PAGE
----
The Nazi death camps did not spring fully formed into history. Indeed, the Holocaust did not begin in 1942 when the Nazis—including those involved in the facts of this case—conspired at the Wannsee Conference to plan the industrialized murder of every Jew in Europe. It did not begin when German troops crossed into Poland on September 1, 1939 and started World War II. It did not even begin when Germans smashed the homes and businesses of Jews on November 9, 1938—the infamous Kristallnacht. The Holocaust began on January 30, 1933, when Adolf Hitler became Chancellor of Germany, and the institutionalized persecution of German Jews commenced immediately. Plaintiffs' ancestors were swept up in that storm. From the moment the Nazis took power, the collection of art dealers that each owned part of the iconic collection of Medieval devotional art and reliquaries known as the Welfenschatz, or Guelph Treasure, were in the sights of officials stretching all the way to Hitler. And when the levers of power began to pivot towards the Welfenschatz—in 1933—those Jewish art dealers had no chance.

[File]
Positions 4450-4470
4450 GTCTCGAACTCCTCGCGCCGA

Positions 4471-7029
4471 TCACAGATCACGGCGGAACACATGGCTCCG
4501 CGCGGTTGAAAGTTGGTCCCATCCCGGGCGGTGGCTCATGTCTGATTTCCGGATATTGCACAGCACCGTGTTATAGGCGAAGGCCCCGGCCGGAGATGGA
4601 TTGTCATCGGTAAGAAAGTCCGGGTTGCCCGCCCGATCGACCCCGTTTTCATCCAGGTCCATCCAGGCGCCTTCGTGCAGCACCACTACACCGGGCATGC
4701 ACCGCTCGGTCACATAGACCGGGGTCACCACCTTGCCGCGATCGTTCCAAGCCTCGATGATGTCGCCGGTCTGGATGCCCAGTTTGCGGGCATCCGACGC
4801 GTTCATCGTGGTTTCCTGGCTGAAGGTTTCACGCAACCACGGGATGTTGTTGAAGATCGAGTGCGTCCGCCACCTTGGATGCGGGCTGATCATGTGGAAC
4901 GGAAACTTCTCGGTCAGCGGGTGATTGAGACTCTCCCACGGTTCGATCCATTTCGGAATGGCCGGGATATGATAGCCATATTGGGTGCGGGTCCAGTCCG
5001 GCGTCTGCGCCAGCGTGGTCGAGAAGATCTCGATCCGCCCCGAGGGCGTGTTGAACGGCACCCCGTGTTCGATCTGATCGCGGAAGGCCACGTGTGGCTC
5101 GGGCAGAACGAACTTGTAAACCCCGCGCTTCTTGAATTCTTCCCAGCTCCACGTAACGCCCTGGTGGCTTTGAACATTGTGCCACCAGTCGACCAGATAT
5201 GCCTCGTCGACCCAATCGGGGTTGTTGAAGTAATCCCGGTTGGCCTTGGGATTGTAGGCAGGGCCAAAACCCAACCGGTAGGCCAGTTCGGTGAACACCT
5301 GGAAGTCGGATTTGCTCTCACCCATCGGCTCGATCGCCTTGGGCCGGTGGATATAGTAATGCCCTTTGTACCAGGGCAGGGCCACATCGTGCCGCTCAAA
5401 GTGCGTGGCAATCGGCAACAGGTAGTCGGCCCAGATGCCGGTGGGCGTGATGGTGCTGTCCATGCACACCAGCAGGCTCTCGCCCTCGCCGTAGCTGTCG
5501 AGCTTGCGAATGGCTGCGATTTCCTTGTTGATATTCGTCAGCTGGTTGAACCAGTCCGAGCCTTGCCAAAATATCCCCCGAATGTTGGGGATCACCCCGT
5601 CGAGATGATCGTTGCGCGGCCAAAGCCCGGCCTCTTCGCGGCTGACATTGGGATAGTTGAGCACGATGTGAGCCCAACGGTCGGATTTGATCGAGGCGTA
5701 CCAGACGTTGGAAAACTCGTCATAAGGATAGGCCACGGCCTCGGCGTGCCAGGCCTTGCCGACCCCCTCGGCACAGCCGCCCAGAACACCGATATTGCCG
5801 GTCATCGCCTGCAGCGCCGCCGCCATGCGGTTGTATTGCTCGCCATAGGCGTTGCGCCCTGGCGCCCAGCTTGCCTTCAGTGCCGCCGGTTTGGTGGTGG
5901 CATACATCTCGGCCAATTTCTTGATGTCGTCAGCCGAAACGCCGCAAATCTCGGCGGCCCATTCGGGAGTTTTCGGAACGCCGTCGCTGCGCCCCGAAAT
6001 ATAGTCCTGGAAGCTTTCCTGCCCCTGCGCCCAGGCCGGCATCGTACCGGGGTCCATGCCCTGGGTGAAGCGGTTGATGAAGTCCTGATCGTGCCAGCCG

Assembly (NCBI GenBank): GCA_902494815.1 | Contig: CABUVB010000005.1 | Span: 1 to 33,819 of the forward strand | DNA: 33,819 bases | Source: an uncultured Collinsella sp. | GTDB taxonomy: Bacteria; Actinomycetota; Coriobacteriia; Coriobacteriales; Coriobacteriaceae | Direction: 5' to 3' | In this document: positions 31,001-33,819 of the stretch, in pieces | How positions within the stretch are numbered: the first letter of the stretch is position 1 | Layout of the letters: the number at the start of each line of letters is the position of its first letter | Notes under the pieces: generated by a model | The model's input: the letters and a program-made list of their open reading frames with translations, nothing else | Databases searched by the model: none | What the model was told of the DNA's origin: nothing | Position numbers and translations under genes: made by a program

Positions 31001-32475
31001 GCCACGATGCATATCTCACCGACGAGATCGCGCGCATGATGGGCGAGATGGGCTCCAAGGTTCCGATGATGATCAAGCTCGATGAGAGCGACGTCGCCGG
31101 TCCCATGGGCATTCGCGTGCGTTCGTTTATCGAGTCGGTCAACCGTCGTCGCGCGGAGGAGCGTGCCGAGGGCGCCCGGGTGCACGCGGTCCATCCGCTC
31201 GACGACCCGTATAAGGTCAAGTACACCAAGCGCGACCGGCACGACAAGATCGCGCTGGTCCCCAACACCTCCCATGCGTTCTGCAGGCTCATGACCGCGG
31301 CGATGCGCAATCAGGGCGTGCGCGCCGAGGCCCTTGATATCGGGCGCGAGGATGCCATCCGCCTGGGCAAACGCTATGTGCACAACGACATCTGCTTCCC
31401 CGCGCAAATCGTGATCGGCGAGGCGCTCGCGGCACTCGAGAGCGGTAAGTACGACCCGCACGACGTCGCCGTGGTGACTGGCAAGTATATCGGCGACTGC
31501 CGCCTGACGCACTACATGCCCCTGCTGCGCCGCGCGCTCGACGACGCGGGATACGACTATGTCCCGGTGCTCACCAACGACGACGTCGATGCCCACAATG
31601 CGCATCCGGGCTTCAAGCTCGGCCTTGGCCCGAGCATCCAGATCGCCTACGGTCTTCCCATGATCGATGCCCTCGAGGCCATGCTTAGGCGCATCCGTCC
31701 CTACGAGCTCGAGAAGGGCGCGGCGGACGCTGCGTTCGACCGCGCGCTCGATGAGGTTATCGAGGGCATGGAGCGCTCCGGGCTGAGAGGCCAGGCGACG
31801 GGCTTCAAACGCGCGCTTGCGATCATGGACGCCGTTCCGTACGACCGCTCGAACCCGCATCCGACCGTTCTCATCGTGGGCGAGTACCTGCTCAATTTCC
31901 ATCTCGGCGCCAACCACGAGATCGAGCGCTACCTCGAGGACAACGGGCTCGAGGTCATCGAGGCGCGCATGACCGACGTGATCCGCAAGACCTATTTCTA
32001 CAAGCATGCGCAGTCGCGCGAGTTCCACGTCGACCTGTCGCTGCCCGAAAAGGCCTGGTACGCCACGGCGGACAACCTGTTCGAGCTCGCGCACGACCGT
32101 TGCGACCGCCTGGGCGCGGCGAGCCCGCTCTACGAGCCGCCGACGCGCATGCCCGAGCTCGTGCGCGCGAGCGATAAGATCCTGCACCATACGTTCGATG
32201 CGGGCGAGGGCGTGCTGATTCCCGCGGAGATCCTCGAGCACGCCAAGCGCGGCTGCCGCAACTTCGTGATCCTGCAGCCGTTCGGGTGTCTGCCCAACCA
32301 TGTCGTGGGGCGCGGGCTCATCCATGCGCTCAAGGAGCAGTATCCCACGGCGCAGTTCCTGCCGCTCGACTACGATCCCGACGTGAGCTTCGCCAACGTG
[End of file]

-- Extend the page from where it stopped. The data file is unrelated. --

Defendants presently seek the jurisdictional dismissal (or the parallel avoidance of substance, their premature and unwarranted statute of limitations defense) of Plaintiffs' case for a simple reason: this case can only be litigated and won by endorsing the coercive and rapacious acquisition of the art in question in this case by Hermann Goering. That is to say, Defendants could only prevail in this case by endeavoring to prove substantively the validity of a scheme hatched in a letter to Hitler, prosecuted with the knowledge and support of Goering, to take the Welfenschatz from Plaintiffs' ancestors. Germany's international reputation could never recover from such an endeavor, and Defendants are understandably keen to avoid it if they can. Plaintiffs respectfully submit that the Court should not indulge them, because the legal arguments they offer here are insufficient reason to do so.